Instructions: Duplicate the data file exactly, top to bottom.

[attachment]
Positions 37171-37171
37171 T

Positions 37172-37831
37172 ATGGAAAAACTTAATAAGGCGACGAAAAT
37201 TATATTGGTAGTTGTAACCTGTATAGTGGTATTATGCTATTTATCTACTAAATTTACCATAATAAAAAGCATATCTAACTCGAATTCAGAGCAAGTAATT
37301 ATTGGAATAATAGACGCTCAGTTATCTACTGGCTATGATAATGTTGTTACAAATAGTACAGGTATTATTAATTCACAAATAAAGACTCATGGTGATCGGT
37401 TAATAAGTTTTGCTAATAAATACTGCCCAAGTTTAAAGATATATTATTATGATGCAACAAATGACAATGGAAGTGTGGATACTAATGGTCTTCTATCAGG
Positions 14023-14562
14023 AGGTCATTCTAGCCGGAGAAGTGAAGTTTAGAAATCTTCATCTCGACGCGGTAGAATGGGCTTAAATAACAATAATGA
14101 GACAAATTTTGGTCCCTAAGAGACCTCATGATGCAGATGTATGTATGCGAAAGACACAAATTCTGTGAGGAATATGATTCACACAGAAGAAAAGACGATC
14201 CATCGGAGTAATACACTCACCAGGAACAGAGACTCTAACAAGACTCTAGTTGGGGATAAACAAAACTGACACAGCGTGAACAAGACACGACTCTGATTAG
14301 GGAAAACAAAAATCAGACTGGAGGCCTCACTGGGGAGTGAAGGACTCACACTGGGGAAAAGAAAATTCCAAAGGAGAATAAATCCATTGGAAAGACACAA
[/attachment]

Positions 37171-37171
37171 T

Positions 37172-37831
37172 ATGGAAAAACTTAATAAGGCGACGAAAAT
37201 TATATTGGTAGTTGTAACCTGTATAGTGGTATTATGCTATTTATCTACTAAATTTACCATAATAAAAAGCATATCTAACTCGAATTCAGAGCAAGTAATT
37301 ATTGGAATAATAGACGCTCAGTTATCTACTGGCTATGATAATGTTGTTACAAATAGTACAGGTATTATTAATTCACAAATAAAGACTCATGGTGATCGGT
37401 TAATAAGTTTTGCTAATAAATACTGCCCAAGTTTAAAGATATATTATTATGATGCAACAAATGACAATGGAAGTGTGGATACTAATGGTCTTCTATCAGG
Positions 14023-14562
14023 AGGTCATTCTAGCCGGAGAAGTGAAGTTTAGAAATCTTCATCTCGACGCGGTAGAATGGGCTTAAATAACAATAATGA
14101 GACAAATTTTGGTCCCTAAGAGACCTCATGATGCAGATGTATGTATGCGAAAGACACAAATTCTGTGAGGAATATGATTCACACAGAAGAAAAGACGATC
14201 CATCGGAGTAATACACTCACCAGGAACAGAGACTCTAACAAGACTCTAGTTGGGGATAAACAAAACTGACACAGCGTGAACAAGACACGACTCTGATTAG
14301 GGAAAACAAAAATCAGACTGGAGGCCTCACTGGGGAGTGAAGGACTCACACTGGGGAAAAGAAAATTCCAAAGGAGAATAAATCCATTGGAAAGACACAA